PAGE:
Discover the pleasures of baking, roasting, one-pot cooking, or cooking Asian-style in a wok, with the people across the globe that know how to do it best.  Maeve guides the reader through the regions she visits throughout the book – their ingredients and influences – while explaining local techniques in the practical and accessible style that has already won her so many followers.  Food Safari: Earth, Fire, Water are packed with more than 170 recipes, full of crunch, bite and flavour, which explore age-old techniques and cutting-edge cookery.

Murders and Metaphors

By: Amanda Flower

Goodreads rating:  4.43/5

Best selling author Amanda Flower,  is back with the third in her more-charming-than-ever Magical Bookshop mystery.  Fans of Sofie Kelly and Heather Blake, prepare your bookshelves!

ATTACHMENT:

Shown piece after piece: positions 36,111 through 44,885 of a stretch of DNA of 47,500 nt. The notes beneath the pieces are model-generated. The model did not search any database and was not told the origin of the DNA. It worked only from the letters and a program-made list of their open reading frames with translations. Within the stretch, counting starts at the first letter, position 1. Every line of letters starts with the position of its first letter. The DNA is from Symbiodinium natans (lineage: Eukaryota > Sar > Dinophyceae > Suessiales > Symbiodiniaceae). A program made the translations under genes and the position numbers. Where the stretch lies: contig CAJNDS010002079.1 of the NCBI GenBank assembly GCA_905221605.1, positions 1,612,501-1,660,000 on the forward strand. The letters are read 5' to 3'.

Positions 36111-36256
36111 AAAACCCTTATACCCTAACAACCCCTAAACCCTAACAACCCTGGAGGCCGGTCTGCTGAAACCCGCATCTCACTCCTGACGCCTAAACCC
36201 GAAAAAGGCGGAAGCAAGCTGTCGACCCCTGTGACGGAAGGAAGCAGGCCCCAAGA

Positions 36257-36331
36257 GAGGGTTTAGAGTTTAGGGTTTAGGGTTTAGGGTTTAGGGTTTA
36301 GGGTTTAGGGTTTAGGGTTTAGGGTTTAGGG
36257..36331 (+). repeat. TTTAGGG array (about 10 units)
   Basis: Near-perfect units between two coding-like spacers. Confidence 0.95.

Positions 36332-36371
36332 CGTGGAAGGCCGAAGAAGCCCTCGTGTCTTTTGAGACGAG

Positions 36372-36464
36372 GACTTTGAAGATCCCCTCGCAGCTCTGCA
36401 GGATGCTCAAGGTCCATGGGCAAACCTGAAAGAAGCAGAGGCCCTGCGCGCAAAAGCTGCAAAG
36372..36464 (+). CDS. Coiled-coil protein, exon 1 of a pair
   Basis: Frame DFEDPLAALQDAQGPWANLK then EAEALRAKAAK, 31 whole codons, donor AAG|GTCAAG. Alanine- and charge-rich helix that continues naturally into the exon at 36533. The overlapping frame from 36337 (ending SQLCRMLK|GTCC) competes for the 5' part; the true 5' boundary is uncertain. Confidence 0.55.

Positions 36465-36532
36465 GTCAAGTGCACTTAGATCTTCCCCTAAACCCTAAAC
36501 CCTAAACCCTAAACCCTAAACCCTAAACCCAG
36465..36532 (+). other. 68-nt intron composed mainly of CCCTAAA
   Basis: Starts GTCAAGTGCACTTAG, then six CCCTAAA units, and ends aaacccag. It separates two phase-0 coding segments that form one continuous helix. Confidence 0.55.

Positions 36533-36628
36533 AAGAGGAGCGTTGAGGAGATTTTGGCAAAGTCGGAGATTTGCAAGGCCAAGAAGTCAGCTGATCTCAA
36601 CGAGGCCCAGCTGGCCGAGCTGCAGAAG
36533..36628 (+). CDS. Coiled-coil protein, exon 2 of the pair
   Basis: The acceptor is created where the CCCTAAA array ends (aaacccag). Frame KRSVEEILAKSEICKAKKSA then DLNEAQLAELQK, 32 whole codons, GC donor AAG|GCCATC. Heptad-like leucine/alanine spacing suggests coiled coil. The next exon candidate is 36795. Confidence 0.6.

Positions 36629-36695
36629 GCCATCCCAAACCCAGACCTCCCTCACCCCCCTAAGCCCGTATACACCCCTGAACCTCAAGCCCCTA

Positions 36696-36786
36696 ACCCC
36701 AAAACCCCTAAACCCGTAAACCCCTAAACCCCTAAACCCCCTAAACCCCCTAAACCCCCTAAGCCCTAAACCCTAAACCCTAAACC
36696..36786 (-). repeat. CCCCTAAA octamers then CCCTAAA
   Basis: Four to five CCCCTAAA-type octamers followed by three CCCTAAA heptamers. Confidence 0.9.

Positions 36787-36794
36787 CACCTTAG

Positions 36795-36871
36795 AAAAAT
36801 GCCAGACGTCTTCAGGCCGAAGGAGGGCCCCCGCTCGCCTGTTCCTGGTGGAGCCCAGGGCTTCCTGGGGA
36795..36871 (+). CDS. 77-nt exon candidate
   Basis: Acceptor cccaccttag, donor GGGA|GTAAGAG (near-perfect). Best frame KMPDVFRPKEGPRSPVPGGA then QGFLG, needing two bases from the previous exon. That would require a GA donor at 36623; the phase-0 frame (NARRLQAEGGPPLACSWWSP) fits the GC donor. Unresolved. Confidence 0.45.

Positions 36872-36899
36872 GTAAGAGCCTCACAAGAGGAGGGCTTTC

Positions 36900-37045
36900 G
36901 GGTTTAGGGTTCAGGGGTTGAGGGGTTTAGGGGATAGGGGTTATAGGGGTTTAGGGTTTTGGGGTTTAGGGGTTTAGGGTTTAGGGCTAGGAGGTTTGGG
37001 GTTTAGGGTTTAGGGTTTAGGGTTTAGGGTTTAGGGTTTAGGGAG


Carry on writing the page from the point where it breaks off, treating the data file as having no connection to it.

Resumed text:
Stalker

By:  Lars Kepler

Goodreads rating: 4.09/5

A terrifying new thriller.  Detective Joona Linna – recently returned from compassionate leave, reunites with hypnotist Erik Maria Bark in a search for a seemingly unassailable sadistic killer.

The Stupendously Spectacular Spelling Bee

By: Deborah Abela

Goodreads rating; 4.2/5

A heartwarming story about a girl who’s afraid to follow her dreams, and the family who help make them happen.

At the Library

By: Heather Alexander and Ipek Konak

This beautifully illustrated book introduces children to libraries, big and small, and all of the amazing things these institutions have to offer.  From books to computers, from story time to special guests and from unique collections to very important rules.  This is a wonderful way for children to learn about libraries and the value of reading, sharing and community.